After months of investigating, the company says there was nothing wrong with the phone itself.
Samsung has an answer for what went wrong with the Galaxy Note 7, but it may not be a very satisfying one.
After months of investigating, Samsung is pinning all the blame on two separate battery flaws, insisting nothing was wrong with the phone itself.
For those who have been living under a rock — and not taken any flights in the last four months — a significant number of Samsung Galaxy Note 7 phones overheated and caught fire, prompting two recalls and the eventual discontinuation of Samsung’s highest-end phone.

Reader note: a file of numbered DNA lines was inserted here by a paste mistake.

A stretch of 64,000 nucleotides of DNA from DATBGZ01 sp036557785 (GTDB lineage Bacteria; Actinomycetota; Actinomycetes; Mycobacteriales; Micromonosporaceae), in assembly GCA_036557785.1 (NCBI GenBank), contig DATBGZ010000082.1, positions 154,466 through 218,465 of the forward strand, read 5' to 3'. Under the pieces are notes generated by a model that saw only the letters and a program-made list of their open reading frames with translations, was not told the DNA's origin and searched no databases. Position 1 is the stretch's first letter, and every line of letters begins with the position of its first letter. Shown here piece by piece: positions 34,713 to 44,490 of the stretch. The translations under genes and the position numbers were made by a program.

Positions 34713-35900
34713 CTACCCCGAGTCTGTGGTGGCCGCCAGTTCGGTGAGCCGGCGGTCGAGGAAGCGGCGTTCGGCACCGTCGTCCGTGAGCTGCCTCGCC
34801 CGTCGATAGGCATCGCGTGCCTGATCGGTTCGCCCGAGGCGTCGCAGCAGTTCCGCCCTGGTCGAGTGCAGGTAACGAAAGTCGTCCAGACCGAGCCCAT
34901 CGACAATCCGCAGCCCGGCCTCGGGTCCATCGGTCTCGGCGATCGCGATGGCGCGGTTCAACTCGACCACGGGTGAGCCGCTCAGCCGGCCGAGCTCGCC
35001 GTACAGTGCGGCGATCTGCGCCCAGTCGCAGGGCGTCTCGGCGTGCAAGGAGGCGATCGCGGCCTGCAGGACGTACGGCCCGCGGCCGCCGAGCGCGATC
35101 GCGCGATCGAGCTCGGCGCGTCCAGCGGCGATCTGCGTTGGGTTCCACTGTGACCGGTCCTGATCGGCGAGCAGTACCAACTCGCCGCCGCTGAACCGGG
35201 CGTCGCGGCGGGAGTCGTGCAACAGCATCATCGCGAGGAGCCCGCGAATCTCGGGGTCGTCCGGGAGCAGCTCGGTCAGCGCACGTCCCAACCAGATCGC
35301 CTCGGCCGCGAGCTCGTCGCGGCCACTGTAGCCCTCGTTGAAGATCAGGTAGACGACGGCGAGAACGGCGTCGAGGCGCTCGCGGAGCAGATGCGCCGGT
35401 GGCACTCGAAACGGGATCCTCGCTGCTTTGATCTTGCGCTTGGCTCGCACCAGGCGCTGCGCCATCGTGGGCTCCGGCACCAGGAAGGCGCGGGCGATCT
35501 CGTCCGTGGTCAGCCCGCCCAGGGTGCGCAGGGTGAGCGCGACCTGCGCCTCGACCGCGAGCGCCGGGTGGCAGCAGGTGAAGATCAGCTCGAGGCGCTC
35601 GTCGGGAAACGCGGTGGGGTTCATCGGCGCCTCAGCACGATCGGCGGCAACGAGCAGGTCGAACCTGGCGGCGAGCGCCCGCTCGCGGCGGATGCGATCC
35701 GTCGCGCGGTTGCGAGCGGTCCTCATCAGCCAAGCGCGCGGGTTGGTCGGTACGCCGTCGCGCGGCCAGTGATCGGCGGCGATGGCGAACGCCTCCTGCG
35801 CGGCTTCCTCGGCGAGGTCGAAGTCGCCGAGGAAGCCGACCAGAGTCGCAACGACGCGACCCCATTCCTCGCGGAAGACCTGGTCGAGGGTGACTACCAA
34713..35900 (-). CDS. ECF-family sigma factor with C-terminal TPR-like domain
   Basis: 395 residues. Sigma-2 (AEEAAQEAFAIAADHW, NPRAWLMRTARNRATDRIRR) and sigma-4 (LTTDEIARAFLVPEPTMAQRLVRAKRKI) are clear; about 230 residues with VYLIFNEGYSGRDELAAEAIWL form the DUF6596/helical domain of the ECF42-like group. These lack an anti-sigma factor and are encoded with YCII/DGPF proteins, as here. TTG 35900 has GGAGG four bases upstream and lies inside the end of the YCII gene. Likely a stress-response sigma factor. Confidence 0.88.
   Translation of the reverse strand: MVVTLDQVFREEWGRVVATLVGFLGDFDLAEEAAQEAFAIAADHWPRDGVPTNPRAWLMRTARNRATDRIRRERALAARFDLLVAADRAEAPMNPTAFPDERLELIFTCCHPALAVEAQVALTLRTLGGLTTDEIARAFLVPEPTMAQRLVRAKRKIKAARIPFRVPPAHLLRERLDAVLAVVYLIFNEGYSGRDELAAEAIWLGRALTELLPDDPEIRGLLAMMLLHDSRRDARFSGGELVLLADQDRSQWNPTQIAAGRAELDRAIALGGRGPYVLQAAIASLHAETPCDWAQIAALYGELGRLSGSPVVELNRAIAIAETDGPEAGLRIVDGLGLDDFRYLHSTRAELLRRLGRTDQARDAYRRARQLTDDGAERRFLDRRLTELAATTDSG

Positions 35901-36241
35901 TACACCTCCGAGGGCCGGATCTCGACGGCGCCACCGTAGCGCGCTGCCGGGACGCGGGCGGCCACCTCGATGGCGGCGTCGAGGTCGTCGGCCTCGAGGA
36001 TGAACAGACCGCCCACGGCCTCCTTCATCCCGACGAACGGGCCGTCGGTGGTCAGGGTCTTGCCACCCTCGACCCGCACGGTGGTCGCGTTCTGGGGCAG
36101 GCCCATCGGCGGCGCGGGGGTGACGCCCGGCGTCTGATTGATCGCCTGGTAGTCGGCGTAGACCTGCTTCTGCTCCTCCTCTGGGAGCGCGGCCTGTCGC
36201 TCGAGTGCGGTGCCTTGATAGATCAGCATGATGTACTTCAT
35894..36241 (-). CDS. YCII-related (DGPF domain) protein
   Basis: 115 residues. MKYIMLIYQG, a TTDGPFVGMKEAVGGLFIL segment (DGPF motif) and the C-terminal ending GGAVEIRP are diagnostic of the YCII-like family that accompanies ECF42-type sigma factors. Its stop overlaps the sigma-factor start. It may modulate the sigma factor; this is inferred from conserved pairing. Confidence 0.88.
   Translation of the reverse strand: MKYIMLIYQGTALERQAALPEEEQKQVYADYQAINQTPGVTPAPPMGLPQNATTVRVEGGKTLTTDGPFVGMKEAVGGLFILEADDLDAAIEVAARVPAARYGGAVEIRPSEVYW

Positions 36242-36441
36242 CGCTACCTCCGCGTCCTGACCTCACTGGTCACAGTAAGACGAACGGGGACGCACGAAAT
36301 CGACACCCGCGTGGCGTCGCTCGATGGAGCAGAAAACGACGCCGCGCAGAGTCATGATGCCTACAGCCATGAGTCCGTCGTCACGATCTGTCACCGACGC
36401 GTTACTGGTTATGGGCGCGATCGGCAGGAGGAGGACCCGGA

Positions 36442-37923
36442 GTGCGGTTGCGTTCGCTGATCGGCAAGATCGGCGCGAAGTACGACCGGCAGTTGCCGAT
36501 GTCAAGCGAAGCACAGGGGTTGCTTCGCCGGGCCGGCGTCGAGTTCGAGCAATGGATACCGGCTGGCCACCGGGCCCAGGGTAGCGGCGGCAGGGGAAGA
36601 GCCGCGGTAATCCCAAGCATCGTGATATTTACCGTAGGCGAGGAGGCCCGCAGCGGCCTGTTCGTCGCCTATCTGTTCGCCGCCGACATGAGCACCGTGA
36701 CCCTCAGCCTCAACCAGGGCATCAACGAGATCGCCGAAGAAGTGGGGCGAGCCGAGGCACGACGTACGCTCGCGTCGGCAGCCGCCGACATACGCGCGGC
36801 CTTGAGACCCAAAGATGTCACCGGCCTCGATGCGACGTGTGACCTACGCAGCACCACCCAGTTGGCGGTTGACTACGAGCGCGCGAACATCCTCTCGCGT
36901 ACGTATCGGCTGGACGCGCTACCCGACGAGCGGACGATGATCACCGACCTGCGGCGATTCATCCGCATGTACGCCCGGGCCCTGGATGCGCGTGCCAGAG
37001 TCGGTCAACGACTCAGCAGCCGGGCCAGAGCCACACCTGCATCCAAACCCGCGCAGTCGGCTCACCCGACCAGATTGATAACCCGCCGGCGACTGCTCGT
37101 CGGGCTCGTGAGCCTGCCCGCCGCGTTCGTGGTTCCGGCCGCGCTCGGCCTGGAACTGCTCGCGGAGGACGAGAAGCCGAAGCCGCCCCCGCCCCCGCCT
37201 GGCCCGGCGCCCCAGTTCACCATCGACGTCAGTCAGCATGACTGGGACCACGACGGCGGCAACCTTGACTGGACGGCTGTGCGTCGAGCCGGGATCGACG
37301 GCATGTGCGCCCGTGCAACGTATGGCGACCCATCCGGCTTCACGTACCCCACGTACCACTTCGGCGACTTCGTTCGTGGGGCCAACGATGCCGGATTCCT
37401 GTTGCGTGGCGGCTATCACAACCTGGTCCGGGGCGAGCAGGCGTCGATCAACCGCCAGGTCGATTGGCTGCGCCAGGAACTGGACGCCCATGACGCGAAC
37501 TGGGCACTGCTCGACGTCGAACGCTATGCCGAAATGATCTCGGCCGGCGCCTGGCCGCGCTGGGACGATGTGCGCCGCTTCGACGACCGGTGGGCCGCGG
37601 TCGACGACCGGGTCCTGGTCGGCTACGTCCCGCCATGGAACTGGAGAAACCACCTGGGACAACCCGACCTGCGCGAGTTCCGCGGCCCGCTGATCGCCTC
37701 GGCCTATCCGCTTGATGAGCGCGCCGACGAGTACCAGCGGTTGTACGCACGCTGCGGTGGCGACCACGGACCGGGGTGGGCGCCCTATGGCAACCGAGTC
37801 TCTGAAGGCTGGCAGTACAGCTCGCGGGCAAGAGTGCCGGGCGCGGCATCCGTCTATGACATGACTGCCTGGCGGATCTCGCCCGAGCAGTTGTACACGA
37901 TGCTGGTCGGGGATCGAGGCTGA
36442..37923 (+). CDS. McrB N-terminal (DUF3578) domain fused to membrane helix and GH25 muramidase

“It was a very painful period, but in a couple of months we learned a lot,” Samsung mobile head DJ Koh told Recode in an interview at Samsung’s Mountain View, Calif., offices.
Samsung said its investigation, which involved 700 dedicated staff testing 200,000 phones and 30,000 additional batteries, was also validated by similar findings by the three outside firms it brought in to investigate (UL, Exponent and Germany’s TUV Rheinland).
In response to its findings, Samsung is adding several steps to its testing processes for the lithium-ion batteries it uses and forming a battery advisory board.